Former Senator for NSW


Director, Australia-China Relations Institute, UTS


RMIT University


Executive Director, The Australia Institute


Former MP for Kingsford Smith


Greens Senator for Western Australia


Former MP for Lyne


Former Chief of the Air Force


Secretary, South Coast Labour Council


Director, International & Security Affairs Program, The Australia Institute


Former MP for Fremantle

SENATOR PENNY ALLMAN-PAYNE Greens Senator for Queensland


Former MP for New England


Former Deputy Commander of the UN Peacekeeping Operation in East Timor


also intended to sign this letter.

His death has silenced a calm and gentle voice that contributed so much to Australia’s foreign and security policy and our ability to help shape the world in which we live.


Scott Morrison’s decision to build nuclear submarines in partnership with northern hemisphere former imperial powers was the most costly and risky action ever taken by any Australian government and should not have been allowed to stand.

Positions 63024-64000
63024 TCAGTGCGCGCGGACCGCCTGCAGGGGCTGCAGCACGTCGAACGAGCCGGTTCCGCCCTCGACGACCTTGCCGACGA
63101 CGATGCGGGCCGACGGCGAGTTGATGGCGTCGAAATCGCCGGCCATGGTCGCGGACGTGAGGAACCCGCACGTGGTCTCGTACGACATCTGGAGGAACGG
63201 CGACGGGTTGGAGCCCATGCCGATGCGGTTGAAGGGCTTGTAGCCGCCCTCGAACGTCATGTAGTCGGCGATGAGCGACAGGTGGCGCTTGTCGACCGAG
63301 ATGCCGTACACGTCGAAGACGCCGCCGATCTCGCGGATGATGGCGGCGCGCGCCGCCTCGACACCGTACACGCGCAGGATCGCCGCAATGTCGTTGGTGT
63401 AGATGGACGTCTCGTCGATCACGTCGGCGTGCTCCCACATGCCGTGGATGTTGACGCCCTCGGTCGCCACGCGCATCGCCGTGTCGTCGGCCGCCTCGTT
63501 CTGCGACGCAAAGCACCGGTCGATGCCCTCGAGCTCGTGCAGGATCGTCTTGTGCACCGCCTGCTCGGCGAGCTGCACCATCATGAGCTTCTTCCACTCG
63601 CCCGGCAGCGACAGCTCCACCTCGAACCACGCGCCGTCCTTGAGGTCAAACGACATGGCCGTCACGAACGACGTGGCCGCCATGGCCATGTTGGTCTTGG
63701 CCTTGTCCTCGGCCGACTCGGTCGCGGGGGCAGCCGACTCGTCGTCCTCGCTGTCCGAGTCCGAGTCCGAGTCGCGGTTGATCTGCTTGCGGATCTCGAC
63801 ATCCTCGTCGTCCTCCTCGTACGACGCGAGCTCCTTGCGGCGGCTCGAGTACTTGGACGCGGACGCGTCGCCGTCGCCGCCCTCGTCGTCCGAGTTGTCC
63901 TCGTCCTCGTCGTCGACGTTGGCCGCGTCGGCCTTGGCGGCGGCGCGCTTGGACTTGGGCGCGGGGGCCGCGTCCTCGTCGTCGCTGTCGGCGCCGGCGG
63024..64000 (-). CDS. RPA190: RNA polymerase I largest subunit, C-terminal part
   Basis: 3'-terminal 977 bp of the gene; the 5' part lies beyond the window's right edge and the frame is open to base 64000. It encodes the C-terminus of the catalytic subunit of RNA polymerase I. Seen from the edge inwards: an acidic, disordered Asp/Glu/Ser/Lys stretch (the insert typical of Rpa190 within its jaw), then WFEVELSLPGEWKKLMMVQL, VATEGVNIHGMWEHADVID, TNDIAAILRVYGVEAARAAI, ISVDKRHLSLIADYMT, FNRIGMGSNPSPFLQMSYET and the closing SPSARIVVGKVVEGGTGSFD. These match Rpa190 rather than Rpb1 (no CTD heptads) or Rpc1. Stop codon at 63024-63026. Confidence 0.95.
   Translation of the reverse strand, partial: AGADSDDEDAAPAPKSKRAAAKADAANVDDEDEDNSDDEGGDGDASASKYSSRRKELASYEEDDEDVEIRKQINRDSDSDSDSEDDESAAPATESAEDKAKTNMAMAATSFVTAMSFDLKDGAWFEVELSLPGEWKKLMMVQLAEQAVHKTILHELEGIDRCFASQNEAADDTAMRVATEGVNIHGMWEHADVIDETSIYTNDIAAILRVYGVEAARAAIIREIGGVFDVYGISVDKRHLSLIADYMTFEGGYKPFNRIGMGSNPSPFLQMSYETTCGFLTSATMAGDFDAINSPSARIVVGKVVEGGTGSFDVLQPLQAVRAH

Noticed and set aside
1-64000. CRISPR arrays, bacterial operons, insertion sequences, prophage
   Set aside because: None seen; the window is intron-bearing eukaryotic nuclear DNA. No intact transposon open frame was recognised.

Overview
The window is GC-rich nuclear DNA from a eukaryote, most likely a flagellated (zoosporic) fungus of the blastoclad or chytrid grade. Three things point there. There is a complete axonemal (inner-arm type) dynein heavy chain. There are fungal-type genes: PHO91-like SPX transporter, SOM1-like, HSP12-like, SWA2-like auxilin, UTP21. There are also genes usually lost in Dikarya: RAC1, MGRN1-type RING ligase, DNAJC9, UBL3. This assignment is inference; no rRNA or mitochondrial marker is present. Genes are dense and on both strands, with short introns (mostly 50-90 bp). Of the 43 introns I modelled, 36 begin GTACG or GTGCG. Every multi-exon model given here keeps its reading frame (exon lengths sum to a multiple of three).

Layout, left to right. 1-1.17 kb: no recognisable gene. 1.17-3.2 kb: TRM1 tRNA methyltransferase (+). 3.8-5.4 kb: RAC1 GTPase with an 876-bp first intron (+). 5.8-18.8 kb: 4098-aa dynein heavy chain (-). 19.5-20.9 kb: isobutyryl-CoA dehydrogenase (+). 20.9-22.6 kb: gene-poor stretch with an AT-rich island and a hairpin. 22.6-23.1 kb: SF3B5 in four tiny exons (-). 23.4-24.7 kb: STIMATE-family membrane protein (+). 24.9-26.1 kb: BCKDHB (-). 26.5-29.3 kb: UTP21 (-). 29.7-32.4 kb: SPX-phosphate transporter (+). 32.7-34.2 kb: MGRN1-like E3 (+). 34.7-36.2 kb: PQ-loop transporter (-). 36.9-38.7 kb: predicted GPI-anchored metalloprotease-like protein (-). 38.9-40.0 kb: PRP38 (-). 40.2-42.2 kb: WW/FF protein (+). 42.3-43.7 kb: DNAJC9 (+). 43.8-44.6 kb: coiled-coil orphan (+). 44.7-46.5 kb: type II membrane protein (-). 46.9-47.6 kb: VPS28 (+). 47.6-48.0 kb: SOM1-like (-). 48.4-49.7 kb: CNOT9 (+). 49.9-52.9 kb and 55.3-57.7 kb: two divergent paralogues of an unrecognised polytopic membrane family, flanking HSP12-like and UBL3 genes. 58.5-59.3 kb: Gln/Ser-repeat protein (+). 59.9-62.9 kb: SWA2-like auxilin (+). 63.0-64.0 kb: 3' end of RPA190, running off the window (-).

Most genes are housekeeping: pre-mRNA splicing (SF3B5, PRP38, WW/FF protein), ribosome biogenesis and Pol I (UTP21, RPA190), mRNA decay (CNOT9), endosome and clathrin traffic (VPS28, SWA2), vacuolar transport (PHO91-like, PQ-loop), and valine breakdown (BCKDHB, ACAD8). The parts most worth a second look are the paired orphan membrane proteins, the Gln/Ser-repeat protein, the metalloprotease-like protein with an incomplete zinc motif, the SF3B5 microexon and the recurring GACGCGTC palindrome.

At the very least, ratifying an undertaking of this magnitude should have been subject to thorough scrutiny and debate through all levels of the Australian Labor Party, and in the public realm.

Instead the original announcement, made in secret by three national leaders, two of whom have already left office, has now been given effect by a Labor government.

As stated previously I do not share the benign view of China advanced this week by former Prime Minister Keating. Neither do I wish to impugn my former colleagues who face difficult decisions as they deal with an increasingly unstable region.

Still this is a marked departure from at least half a century of foreign policy leadership in which the ALP has prioritized engagement with our neighbours over the outdated ‘Big Powers’ approach typically favoured by those who prefer the rear view mirror to the windscreen.
To be clear, Australia will now be the only ‘non nuclear’ nation that is in possession of nuclear submarines.